In the water-based latexes of the invention, the hybrid resins generally exists as particles dispersed in water. The particles are generally spherical in shape. The particles may be structured or unstructured. Structured particles include, but are not limited to, core/shell particles and gradient particles. The core/shell polymer particles may also be prepared in a multilobe form, a peanut shell, an acorn form, or a raspberry form. It is further preferred in such particles that the core portion contains about 20 to about 80 wt % of the total weight of the particle and the shell portion contains about 80 to about 20 wt % of the total weight of the particle.

The average particle size of the hybrid latex may range from about 25 to about 500 nm. Preferred particle sizes range from about 50 to about 300 nm, more preferably from about 100 to 250 nm. The hybrid latex particles generally have a spherical shape.

The glass transition temperature (Tg) of the acrylic portion of the hybrid resin in accordance with the invention, may be up to about 100° C. In a preferred embodiment of the invention, where film formation of the latex at ambient temperatures is desirable, that glass transition temperature may preferably be under about 70° C., and most preferably between about 0-60° C., more preferably 30-60° C.

Hybrid resins derived from waterborne alkyds or uralkyds may be prepared by polymerization of at least one latent oxidatively-functional (LOF) acrylic monomer in the presence of a waterborne alkyd or uralkyd such that sufficient latent oxidative functionality of the acrylic monomer survives the polymerization process. Any polymerization process known in the art may be used. The polymerization may take place as a single stage or multi-stage feed. If a multi-stage feed is used, one or more stages may contain an LOF acrylic monomer and one or more stages may contain the alkyd or uralkyd resin. Different LOF monomers and/or alkyd or uralkyd resins may be used in different stages. Copolymers may be used as the acrylic portion of the modified alkyd or uralkyd and may be prepared by copolymerizing other ethylenically unsaturated monomers with the LOF acrylic monomer.

Preferably an emulsion polymerization process is used to prepare hybrid resins of waterborne alkyds or uralkyds. Emulsion polymerization allows the preparation of high molecular weight polymers at low viscosity. The resulting hybrid resins containing latent oxidative functionality are one possible solution for a coating composition which crosslinks under a variety of cure conditions, e.g. ambient, thermal, and photochemical.

Preferably a mini-emulsion polymerization process is used to prepare a hybrid resin based on a solvent-borne alkyd or uralkyd. Under mini-emulsion conditions, a solvent-borne alkyd or uralkyd is dissolved in at least one latent oxidatively-functional (LOF) acrylic monomer, which may be added as a single- or multi-stage feed, to form a mixture which is then dispersed in an aqueous medium to form a pre-emulsion, each as described below. The pre-emulsion is then sheared to form a mini-emulsion. The mini-emulsion may then be polymerized, as described above, such that sufficient latent oxidative functionality of the acrylic monomer survives the polymerization process. The mini-emulsion, as described above, may also be polymerized as described in U.S. Pat. No. 5,686,518 and Wang et al., “Emulsion and Miniemulsion Copolymerization of Acrylic Monomers in the Presence of Alkyd Resin,” Journal of Applied Polymer Science, Vol. 60, pp. 2069-2076 (1996), each of which is incorporated in its entirety by reference.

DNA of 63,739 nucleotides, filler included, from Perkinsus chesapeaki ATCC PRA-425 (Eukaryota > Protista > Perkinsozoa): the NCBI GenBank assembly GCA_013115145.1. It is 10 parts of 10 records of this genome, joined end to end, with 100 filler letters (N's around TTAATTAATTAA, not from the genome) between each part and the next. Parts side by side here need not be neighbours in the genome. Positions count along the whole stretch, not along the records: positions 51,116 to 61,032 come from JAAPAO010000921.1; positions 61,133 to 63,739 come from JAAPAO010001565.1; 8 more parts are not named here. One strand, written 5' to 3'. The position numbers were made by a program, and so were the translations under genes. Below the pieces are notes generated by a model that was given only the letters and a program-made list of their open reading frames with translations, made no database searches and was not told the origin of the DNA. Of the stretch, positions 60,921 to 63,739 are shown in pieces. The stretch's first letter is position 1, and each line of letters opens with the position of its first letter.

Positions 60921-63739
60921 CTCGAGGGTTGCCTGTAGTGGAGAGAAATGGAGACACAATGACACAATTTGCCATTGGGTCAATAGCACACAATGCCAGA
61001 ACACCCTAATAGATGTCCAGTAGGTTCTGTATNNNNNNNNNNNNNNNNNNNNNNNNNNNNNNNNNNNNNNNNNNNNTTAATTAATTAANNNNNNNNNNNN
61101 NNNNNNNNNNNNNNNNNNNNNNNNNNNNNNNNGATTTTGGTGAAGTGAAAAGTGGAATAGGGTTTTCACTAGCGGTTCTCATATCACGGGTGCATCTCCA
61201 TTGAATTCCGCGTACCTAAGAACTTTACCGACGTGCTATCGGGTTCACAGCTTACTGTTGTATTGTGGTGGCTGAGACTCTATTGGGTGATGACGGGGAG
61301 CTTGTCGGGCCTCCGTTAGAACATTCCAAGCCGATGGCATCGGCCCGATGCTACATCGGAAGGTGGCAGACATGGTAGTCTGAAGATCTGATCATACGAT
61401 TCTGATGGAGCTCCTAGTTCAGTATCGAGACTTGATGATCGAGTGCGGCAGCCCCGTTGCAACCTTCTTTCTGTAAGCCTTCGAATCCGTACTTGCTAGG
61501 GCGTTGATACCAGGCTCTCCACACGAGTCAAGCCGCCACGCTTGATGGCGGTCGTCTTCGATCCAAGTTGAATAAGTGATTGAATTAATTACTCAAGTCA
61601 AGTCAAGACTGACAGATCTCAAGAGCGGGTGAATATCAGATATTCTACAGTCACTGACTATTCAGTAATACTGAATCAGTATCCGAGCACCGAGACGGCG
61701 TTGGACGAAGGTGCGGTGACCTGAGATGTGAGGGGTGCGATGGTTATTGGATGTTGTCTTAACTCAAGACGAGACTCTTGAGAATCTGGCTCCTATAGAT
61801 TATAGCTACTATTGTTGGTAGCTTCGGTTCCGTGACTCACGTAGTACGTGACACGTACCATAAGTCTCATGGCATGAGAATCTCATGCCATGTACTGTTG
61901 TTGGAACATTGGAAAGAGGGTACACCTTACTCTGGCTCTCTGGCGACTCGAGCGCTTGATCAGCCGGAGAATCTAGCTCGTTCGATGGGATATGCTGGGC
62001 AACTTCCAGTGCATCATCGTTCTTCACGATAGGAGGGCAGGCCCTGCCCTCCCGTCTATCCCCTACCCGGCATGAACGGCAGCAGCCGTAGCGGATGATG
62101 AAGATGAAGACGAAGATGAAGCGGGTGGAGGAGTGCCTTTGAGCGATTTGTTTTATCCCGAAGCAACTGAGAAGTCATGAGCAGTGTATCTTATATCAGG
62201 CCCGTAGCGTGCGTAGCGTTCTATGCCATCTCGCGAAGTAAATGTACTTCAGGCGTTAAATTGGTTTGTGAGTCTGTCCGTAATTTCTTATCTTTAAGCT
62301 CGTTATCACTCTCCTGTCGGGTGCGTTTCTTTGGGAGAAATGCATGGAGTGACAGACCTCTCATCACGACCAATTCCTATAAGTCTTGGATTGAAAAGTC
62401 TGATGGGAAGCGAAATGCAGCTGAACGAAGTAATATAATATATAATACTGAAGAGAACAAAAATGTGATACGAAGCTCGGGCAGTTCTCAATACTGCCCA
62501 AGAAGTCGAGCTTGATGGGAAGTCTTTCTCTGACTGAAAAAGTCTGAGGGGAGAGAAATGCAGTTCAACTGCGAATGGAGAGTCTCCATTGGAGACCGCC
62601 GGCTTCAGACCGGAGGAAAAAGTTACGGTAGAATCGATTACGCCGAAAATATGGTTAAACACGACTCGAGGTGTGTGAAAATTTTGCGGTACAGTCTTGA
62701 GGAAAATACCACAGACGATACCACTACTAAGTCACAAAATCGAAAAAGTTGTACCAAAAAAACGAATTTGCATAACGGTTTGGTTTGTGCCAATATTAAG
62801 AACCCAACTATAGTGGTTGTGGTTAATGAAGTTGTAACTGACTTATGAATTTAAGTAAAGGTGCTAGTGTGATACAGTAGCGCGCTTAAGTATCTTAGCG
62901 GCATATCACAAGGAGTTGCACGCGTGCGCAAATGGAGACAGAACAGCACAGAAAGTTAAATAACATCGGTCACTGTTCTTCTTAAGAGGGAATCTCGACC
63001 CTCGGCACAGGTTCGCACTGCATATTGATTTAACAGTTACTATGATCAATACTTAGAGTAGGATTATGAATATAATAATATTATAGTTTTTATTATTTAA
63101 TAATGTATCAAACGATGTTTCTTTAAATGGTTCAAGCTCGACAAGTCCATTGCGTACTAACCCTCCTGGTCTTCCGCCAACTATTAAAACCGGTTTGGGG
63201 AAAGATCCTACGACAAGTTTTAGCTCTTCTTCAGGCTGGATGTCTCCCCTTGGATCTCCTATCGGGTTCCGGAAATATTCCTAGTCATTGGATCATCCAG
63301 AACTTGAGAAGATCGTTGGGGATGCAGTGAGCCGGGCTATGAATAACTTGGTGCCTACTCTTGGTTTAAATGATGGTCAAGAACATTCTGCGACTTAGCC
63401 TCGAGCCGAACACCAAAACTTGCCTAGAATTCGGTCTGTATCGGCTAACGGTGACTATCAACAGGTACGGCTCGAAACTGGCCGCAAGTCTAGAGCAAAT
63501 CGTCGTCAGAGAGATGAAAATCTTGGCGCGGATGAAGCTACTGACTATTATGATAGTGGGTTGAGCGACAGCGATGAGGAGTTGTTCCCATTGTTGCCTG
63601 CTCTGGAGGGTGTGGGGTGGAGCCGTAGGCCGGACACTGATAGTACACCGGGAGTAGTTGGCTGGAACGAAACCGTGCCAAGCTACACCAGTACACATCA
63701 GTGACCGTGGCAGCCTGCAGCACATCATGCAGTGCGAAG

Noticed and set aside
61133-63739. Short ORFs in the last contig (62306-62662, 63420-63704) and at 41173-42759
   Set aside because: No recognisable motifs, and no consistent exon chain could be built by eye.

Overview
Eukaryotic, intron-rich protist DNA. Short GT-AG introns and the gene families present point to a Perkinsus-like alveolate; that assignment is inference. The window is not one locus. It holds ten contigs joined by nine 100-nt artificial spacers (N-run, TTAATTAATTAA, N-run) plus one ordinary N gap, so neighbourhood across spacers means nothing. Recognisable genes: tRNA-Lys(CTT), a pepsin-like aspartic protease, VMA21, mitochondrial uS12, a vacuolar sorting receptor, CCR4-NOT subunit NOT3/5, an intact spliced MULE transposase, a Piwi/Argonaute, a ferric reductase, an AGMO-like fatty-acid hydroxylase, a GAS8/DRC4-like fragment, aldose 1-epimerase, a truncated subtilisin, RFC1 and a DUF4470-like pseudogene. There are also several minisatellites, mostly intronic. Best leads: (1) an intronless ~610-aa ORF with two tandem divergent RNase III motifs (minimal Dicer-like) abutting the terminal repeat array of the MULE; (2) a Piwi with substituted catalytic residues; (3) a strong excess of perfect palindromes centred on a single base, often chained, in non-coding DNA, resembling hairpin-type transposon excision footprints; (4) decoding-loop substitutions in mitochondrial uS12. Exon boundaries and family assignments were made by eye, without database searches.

Waterborne Alkyd or Uralkyd Resin

A waterborne alkyd or uralkyd resin for use in the water-based latex of the invention may be any waterborne alkyd or uralkyd resin known in the art. According to the invention, an alkyd or uralkyd resin may be, respectively, any alkyd or any urethane alkyd (i.e. uralkyd) resin as understood by those of skill in the art. A waterborne alkyd or uralkyd may include any water-dissipatible, water-dispersible, or water-reducible (i.e. able to get into water) alkyd or uralkyd resin with the proviso that the waterborne alkyd or uralkyd does not contain a pendant sulfonate group to impart water-dissipatibility, water-dispersibility, or water-reducibility. Waterborne alkyd or uralkyds useful in the invention are those, for example, having other groups to impart water-dissipatibility, water-dispersibility, or water-reducibility. Such groups include, but are not limited to, pendant carboxylic acid groups as well as salts or anhydrides thereof, pendant polyethylene glycol groups and other pendant hydrophilic groups. The waterborne alkyd may also be dissipated, dispersed, or reduced into water using co-surfactants as known in the art. Examples of such alkyd resins are described in U.S. Pat. Nos. 3,979,346, 3,894,978, 4,299,742, 4,301,048, and 4,497,933, all of which are incorporated herein by reference. Examples of uralkyd waterborne electrophoretic and anaphoretic coatings are described in Lakokras. Mater. Ikh Primen., No. 3, pp. 16-18 (1985) and Lakokras. Mater. Ikh Primen., No. 6, pp. 9-11 (1987).